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Updated on April 20, 2020

Tuberculosis (TB) of the Lung

Tuberculosis (TB) is infectious disease caused by Mycobacterium Tuberculosis that mainly affects the lungs (80% of the cases). The bacteria can spread from one person to another through tiny droplets released into the air via coughing and sneezing. 

Click to watch MSF video on TB

Symptoms of TB of the Lung

  • Chronic persistent cough with sputum
  • Coughing up blood
  • Breathlessness
  • Fever with night sweats
  • Pain or discomfort on breathing
  • Unexplained weight loss

How is TB diagnosed

Your doctor will take a detailed history and examination of your whole body.  You will need to undergo the following tests

  • Chest X-ray and/or CT scan
  • Mantoux skin test
  • Sputum test (or bronchoscopy aspirate test)
  • Blood test

Treatment of TB

TB can be life-threatening if you do not get the correct treatment. It can spread to other parts of the body such as the spine, kidney or brain.  Latent TB can also progress to active TB especially in people who have weakened immune system such as cancer, HIV, diabetes, malnutrition or smokers.  Treatment of TB requires several (between 3-9) months to ensure complete cure.  You may be required to take a combination of the following medications.  It is IMPORTANT you take ALL the medicine you are prescribed and NOT miss any of them.  This is to prevent the bacteria from becoming resistant to drugs or you getting TB recurrences in the future.

  • Isoniazid
  • Pyrazinamide
  • Ethambutol
  • Rifampicin

Self Care while on Treatment

  • Don’t go to work, school or sleep in the same room with other people during the first 2-3 weeks of treatment for active tuberculosis.  You doctor will advise you the exact duration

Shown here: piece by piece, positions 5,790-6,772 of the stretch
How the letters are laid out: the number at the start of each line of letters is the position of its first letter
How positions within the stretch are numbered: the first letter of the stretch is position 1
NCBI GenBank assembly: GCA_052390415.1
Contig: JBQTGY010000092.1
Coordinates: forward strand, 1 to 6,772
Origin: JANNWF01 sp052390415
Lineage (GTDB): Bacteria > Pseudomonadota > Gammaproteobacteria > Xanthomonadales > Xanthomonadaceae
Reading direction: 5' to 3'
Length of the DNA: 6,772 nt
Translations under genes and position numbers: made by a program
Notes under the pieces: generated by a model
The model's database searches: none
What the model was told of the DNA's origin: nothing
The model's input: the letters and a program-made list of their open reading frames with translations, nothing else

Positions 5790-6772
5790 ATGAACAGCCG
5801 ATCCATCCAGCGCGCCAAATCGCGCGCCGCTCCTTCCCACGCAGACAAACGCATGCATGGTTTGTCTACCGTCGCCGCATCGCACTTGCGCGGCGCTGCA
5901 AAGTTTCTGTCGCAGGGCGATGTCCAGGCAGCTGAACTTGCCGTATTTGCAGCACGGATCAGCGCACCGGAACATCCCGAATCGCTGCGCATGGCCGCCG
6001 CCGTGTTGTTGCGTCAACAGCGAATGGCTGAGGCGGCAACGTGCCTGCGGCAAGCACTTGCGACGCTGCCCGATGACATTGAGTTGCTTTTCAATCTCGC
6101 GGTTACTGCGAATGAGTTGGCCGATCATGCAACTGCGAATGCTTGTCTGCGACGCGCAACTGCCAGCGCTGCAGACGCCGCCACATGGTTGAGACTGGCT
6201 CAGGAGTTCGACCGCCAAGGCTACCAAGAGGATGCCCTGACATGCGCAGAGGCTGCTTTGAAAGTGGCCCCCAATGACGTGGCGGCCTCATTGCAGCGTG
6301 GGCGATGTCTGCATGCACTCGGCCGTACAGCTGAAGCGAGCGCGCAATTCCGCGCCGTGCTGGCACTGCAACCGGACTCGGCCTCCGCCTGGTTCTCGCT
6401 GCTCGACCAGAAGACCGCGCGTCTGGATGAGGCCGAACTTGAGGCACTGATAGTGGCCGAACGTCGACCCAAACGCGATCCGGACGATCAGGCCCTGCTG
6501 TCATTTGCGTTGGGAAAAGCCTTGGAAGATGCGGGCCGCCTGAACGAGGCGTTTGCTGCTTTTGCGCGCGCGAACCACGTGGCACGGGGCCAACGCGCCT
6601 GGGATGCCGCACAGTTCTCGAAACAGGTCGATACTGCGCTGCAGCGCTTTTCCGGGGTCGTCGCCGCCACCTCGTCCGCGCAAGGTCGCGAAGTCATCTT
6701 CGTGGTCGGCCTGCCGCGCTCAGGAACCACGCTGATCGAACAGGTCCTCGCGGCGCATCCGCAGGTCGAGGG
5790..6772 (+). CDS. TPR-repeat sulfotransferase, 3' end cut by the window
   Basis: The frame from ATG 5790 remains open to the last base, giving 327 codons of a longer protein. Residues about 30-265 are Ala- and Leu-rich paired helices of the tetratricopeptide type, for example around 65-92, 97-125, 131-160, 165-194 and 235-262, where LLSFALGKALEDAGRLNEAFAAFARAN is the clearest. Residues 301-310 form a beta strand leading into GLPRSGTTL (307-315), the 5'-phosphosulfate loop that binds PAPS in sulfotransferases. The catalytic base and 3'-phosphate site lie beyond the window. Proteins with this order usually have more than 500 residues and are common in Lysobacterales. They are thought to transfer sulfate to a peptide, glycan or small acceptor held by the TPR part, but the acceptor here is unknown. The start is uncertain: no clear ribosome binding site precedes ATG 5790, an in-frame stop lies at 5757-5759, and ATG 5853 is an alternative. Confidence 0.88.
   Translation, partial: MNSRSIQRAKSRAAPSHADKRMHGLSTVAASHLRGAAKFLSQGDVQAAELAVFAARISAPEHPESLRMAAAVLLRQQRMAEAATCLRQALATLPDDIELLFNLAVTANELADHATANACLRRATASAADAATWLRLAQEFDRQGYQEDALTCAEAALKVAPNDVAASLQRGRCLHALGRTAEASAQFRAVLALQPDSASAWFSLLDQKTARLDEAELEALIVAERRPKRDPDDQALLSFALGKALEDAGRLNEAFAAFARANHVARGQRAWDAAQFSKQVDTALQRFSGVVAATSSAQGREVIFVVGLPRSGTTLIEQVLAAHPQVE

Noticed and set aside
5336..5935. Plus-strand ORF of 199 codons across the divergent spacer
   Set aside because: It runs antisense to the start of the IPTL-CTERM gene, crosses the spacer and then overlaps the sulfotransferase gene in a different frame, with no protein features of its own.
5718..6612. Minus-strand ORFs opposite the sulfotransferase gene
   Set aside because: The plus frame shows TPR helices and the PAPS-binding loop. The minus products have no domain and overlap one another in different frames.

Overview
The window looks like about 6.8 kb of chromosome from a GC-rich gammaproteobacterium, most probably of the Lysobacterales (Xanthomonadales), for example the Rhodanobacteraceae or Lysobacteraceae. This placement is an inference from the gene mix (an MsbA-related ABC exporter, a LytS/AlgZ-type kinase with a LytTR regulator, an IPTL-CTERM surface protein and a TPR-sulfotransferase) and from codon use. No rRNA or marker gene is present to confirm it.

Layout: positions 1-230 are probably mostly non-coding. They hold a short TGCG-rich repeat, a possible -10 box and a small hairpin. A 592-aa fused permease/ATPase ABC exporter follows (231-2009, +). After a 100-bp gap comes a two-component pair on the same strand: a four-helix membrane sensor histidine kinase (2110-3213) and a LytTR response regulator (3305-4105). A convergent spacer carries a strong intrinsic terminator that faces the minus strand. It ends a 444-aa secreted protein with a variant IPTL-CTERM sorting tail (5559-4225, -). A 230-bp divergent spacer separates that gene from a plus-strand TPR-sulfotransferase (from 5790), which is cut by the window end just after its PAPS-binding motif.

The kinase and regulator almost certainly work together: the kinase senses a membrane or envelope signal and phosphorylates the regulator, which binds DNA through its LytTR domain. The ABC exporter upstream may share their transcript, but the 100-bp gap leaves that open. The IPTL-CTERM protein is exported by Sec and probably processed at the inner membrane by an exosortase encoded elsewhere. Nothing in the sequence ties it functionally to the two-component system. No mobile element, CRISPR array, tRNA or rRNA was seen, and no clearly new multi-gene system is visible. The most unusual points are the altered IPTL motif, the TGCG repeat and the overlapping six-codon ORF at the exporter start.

• Open the windows and ventilate your room to allow fresh air in
  • Use a tissue to cover your mouth when you sneeze or cough. Put the dirty tissue in a bag before throwing it away
  • Wear a mask during the first three weeks of treatment to prevent spread to other people
  • Get a regular eye check while you are on TB medication as the medication may affect your vision

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Disclaimer. TELEME blog posts contains general information about health conditions and treatments. It is not intended to be a substitute for professional medical advice, diagnosis or treatment. The information is not advice and should not be treated as such. 

If you think you may be suffering from any medical condition, you should seek immediate medical attention from your doctor or other professional healthcare providers. You should never delay seeking medical advice, disregard medical advice, or discontinue medical treatment because of information on this website.

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